According to a February 18th report by IRGC affiliated Fars news agency, “[a] high prevalence of non-communicable diseases and changes of the face of ailments in the country has increased the number of patients who need dialysis or kidney transplant.”

This issue has made kidney transplants from living humans a thriving market. Each year the number of patients who need dialysis increases by approximately 20%. This increased demand has increased prices on legal kidney transplants, driving up black market traffic of kidneys.

Mohammad Aghajani, deputy health minister of Rouhani’s administration, believes the amount of money transferred between the buyer and the seller of kidneys is personal and has nothing to do with the ministry of health.

Aghajani stated, in response to the growing underground transplant market: “Communications between donor and recipient is out of control of the ministry of health, and human, emotional, social and economic issues between two individuals are none of our business and we do not get into people’s private matters.” 

Mostafa Qassemi, chairman of the Association for Support of Kidney Patients, says: “If the ministry of health acts as such and does not do anything about buy and sell of kidneys between individuals, chaos will increase.”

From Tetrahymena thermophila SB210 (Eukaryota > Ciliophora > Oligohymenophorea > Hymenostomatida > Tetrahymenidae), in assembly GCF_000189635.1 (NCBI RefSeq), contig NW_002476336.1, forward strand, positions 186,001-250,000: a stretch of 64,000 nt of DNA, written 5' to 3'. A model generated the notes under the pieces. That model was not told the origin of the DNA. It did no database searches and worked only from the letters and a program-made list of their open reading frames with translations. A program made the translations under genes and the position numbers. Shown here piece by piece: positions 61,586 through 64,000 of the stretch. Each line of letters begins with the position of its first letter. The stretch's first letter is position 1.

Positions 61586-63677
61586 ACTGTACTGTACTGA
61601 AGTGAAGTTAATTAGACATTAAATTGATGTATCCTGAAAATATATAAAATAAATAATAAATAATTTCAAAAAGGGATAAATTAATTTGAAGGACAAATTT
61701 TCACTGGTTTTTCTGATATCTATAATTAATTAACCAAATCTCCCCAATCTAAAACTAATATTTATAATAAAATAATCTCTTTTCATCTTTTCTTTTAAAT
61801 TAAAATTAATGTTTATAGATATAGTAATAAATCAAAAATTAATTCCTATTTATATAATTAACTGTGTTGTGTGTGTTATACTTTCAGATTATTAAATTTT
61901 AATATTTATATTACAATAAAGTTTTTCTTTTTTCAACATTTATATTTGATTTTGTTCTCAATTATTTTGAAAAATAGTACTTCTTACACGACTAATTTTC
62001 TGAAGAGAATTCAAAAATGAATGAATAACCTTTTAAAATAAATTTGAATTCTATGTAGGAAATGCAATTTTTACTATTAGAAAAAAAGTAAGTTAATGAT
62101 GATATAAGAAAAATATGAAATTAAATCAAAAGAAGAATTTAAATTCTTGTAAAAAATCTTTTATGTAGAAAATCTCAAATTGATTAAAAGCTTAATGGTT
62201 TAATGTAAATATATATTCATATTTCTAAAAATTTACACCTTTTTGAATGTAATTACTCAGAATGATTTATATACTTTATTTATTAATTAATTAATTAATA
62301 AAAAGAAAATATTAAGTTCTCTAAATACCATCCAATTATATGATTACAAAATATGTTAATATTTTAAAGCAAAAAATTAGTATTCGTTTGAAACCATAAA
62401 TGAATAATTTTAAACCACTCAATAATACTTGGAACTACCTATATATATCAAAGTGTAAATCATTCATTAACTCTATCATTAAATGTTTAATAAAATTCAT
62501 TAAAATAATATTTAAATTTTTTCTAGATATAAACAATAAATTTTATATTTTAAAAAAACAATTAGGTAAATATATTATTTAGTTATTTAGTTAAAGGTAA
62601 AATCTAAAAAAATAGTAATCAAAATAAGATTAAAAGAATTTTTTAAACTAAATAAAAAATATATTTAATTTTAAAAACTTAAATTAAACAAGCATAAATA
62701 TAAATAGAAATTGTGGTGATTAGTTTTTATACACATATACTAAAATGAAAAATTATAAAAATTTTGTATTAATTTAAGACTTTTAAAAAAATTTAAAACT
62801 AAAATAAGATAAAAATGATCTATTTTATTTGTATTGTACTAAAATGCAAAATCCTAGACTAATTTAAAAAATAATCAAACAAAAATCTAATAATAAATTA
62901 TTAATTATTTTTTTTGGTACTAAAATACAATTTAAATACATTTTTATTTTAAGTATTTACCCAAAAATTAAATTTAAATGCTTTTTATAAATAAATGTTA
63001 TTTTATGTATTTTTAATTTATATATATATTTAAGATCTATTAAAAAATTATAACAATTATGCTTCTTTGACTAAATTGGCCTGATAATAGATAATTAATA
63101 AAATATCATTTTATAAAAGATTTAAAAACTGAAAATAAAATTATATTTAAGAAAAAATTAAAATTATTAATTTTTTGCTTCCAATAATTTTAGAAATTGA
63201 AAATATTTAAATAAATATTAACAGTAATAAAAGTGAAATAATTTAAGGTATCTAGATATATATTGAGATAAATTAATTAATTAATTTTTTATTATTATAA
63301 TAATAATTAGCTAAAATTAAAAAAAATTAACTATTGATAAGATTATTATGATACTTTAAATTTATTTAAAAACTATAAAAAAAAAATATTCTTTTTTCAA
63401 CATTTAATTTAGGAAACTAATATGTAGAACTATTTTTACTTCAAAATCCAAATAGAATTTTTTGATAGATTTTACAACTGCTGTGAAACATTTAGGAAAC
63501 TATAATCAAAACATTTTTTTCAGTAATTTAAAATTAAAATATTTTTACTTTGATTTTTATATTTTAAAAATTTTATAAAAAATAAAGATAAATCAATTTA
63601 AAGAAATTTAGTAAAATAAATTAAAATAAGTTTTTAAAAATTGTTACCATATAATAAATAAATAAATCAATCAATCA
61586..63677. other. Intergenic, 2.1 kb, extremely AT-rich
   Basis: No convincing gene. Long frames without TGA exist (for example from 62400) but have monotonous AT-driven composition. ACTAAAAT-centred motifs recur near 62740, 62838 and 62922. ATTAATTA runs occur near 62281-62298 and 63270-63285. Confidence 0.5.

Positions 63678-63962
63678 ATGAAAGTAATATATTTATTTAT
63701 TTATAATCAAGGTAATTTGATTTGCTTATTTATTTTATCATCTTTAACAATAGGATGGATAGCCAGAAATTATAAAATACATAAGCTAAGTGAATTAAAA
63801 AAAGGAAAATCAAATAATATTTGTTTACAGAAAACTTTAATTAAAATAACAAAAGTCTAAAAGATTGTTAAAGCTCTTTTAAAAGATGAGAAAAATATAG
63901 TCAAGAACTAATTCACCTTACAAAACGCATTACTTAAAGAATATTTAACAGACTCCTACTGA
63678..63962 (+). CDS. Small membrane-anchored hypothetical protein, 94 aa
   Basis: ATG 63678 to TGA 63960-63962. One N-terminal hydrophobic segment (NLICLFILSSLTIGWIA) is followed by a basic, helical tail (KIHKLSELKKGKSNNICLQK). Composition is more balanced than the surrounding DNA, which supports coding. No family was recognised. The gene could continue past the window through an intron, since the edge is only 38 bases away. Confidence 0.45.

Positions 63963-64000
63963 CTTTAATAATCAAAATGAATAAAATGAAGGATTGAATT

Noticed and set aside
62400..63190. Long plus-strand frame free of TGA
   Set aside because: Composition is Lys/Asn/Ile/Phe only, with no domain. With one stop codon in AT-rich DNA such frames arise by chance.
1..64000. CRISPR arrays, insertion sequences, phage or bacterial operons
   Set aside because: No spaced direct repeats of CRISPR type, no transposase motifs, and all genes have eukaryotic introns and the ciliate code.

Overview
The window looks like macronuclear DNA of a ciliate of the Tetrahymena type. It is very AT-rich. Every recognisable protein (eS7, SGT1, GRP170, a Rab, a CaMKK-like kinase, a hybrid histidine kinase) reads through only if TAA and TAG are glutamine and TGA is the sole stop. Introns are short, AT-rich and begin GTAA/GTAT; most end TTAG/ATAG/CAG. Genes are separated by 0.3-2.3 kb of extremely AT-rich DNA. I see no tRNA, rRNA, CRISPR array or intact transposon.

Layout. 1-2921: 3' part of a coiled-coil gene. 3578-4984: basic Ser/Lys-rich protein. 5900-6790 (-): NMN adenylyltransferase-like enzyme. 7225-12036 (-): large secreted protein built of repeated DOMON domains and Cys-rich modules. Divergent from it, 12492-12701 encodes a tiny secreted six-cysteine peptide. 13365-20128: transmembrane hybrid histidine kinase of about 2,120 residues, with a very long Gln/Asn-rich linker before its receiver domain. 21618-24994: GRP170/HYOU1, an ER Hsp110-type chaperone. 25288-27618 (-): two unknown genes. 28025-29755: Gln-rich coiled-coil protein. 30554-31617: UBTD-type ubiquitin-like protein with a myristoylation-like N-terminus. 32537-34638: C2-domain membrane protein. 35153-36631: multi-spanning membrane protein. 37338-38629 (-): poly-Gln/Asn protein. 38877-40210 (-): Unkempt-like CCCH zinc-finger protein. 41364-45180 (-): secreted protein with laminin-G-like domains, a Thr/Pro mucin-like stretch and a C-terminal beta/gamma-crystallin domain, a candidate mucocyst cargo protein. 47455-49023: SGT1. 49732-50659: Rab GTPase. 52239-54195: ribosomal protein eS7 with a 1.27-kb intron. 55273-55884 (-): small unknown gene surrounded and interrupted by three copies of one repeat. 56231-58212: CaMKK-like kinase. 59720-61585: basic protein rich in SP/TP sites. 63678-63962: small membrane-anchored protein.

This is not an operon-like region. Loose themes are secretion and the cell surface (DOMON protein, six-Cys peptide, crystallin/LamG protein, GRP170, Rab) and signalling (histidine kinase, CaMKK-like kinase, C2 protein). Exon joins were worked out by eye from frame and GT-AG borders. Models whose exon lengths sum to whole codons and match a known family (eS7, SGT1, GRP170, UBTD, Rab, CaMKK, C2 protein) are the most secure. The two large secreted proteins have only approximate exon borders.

The state-run Fararou website wrote last year: “This is happening at every corner of our country and thousands of people are willing to sell their kidneys to earn some money. Just go to Farhang Hosseini Street in Tehran to see it with your own eyes. According to the chairman of Association for Support of Kidney Patients, some of the kidney sellers of less demanded blood groups like A+ are willing to sell their kidneys for less than $2000 dollars.”

The report continued: “Supplying kidneys from a living person is a model that in recent decades makes the first word. From 2285 kidney transplants in our country, 1690 were provided by living kidney donors. For this reason, kidney supply for transplantation by living donor is known as Iranian model in the whole world.” 

Qassemi responds: “Most of those who sell their kidney are unemployed and the cost of living has put pressure on them to sell their kidney.”